Elzhi is a hallowed name in the ears of hip-hop heads across the globe. He began as one of the more intricate MCs in Slum Village, the Detroit crew J Dilla helped form in 1996. In fact, Elzhi’s solo work became so popular that he would eventually separate himself from the group in 2010.
His story begins circa 1998, when he recorded a series of songs with DJ House Shoes and DJ Rios in Detroit. Those songs became the rare Out of Focus EP, and though they eventually drifted apart, it was House Shoes who passed Elzhi’s DATs to Dilla. Elzhi ended up getting his big break on “Come Get It” from Dilla’s debut solo album, Welcome 2 Detroit.
From there, Elzhi hopped around, working with Waajeed, Nick Speed and others before releasing his first nationwide project, The Preface, in 2008. It was immediately recognized as an underground gem and Elzhi became one of the most revered MCs in the game. To this day, you can hear Royce da 5’9″ spout praise for him.
Five years ago, Elzhi released Elmatic, his second official solo album, as a re-interpretation of Nas’ classic debut. But since then, fans have been clamoring for new music from the dazzling mic wrecker while he retreated into the shadows.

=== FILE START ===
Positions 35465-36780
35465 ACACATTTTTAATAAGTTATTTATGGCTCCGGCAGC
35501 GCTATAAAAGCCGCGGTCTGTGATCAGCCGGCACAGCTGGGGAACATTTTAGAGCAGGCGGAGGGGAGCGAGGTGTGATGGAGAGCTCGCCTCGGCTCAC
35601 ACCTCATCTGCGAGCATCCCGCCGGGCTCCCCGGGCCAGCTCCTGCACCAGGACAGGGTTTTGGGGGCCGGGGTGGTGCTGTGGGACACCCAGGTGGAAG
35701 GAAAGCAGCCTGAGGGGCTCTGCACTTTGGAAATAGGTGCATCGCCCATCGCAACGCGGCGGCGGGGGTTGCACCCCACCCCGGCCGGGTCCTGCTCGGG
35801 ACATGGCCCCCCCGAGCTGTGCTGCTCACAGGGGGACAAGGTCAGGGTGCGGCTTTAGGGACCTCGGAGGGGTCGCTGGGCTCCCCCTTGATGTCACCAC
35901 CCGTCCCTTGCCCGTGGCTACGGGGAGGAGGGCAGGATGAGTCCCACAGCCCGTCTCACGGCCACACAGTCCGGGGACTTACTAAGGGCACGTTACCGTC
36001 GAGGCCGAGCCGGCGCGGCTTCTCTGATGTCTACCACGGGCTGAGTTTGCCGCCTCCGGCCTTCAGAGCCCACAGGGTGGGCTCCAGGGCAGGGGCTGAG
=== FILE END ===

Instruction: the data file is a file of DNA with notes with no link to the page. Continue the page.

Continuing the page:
His retreat was caused by depression and now he’s finally re-emerged with the finely tuned Lead Poison LP, one of the best rap albums of the year so far.
XXL spoke to Elzhi about what he was up to during his hiatus, what caused his depression and why his Kickstarter campaign went so wrong.
XXL: Your last album was five years ago. What’ve you been doing in the interim?
Elzhi: Those five years were just me trying to better myself on a human level. Trying to escape my demons and look at life the way I’m supposed to. So it’s a combination of that and making music. Just me trying to get myself together.
You’ve spoken about this dark cloud that’s been hanging over you for a while. What was the origin of the dark cloud?